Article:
Our shared vulnerability to the coronavirus pandemic reveals “our common humanity”, the UN chief said on Tuesday during an online meeting with religious leaders on the important role they can play, in limiting the damage caused by COVID-19.
“It lays bare our responsibility to promote solidarity as the foundation of our response – a solidarity based on the human rights and human dignity of all”, Secretary-General António Guterres explained. “And it highlights the crucial role of religious leaders in your communities and beyond”.
Joined by leaders from the Jewish, Christian and Muslim faiths, the UN chief cited previous public health crises, including HIV/AIDS and Ebola, noting how spiritual leadership had been a positive benefit in terms of community values, attitudes and actions.
“And with this influence comes responsibility to work together, putting aside differences, and to translate our common values into action”, he underscored as he highlighted four pivotal ways they can help reverse the pandemic, and aid recovery.
First, he asked them to “actively challenge inaccurate and harmful messages” along with rejecting xenophobia, racism and “all forms of intolerance”.
It was important to “categorically condemn” violence against women and girls, which is on the rise, he said, and “support shared principles of partnership, equality, respect and compassion”.
“Partnership also means ensuring women’s equal voice and representation in all spheres”, he told the virtual discussion.
He called on leaders to leverage their networks to support governments in promoting public health measures, such as physical distancing and good hygiene and to also practice these during faith-based activities, including worship services and burials.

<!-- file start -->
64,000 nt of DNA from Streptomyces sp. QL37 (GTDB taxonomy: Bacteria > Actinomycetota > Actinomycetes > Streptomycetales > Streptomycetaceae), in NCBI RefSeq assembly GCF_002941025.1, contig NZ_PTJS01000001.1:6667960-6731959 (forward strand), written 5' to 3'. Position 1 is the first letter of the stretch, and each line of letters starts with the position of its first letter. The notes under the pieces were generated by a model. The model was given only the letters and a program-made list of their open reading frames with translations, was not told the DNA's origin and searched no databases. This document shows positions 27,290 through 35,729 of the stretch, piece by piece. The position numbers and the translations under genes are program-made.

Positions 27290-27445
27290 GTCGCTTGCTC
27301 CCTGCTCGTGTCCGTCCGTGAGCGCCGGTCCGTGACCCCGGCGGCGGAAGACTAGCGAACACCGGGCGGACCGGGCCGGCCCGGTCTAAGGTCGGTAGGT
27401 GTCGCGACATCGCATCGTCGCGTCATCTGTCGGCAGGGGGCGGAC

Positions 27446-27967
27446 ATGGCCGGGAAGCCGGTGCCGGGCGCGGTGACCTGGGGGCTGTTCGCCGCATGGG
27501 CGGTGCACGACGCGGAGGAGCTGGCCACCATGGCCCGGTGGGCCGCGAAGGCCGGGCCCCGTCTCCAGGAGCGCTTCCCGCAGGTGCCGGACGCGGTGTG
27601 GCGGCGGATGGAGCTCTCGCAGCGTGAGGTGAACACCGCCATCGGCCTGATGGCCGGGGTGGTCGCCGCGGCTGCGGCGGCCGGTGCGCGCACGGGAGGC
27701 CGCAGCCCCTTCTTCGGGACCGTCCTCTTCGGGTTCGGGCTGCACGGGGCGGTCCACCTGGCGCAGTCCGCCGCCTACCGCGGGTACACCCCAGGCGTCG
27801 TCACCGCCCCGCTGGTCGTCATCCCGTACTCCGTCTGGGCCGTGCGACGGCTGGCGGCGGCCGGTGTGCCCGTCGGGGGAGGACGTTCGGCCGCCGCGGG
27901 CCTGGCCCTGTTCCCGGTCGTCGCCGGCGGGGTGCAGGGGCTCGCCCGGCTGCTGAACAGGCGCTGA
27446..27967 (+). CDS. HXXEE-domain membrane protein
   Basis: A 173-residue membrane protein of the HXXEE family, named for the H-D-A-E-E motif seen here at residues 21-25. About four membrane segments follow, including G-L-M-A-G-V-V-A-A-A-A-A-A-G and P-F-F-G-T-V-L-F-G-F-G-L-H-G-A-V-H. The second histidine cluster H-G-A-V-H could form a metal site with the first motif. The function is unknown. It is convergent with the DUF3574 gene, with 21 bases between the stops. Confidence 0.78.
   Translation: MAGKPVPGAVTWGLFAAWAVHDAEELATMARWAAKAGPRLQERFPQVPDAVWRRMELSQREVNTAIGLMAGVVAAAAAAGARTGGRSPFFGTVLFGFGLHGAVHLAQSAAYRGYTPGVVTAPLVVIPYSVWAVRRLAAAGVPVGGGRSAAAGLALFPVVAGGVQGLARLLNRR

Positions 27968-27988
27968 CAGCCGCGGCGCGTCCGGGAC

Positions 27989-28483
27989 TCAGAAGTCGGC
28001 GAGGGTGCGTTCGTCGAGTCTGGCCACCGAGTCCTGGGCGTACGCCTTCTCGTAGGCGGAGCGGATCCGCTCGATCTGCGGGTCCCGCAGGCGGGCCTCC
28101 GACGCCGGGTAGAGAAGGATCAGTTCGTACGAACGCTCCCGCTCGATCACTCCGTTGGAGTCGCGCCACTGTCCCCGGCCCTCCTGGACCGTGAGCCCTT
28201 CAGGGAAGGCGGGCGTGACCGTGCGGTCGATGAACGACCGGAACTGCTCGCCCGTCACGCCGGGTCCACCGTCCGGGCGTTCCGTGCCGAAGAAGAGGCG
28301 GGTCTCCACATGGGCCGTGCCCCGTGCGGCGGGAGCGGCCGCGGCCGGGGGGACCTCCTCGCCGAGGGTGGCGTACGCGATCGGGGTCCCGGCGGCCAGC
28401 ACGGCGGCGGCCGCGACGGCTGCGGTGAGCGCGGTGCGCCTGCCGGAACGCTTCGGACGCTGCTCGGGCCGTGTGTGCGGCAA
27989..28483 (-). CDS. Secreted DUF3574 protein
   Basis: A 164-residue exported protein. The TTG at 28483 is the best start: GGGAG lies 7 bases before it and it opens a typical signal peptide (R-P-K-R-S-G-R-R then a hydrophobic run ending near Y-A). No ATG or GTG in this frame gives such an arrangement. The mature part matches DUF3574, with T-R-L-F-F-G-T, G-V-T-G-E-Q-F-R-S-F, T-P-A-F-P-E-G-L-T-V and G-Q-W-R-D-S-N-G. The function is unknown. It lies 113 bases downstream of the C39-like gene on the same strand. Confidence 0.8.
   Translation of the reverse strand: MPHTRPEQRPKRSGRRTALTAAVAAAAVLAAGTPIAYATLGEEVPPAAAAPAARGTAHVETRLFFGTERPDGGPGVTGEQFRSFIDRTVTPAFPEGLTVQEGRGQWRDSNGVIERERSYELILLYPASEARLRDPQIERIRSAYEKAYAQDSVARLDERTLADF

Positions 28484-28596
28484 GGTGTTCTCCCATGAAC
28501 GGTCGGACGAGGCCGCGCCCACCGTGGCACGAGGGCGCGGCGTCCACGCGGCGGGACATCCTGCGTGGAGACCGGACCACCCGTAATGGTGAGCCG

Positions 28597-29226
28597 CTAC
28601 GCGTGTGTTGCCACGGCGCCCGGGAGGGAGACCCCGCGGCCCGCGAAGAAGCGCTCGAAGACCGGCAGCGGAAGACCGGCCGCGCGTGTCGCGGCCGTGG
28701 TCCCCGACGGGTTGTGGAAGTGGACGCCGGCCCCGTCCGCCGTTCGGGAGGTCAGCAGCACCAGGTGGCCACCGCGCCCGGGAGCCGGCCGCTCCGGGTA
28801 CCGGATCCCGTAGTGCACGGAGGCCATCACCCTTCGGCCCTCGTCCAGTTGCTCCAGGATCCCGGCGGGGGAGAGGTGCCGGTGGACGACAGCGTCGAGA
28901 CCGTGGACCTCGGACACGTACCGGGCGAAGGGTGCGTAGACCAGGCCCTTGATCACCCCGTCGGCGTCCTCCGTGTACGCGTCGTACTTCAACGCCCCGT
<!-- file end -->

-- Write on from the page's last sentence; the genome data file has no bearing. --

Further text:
Finally, as the world’s students are out of school, he urged faith leaders to “support the continuity of education” so that learning never stops
General Assembly President Tijjani Muhammad-Bande highlighted the unique role of faith, saying that it gives “hope to the hopeless” and in times of anxiety, “can be a significant source of comfort and community resilience.”
During this “unprecedented threat”, he said that religious leaders and faith-based organizations have an even greater role to play “in saving lives and mitigating the spread of the disease”.
“We look up to them to share credible information and stand up against rumours, violence, and the incitement of hate and advocate for the needs of vulnerable populations”, stressed the Assembly President.
As COVID-19 related restrictions have closed churches, synagogues and mosques worldwide, he noted that many religious leaders have swiftly adapted by taking worship online. He also lauded their engagement with youth in developing messages on social media, “making them effective partners” in raising awareness on preventative measures.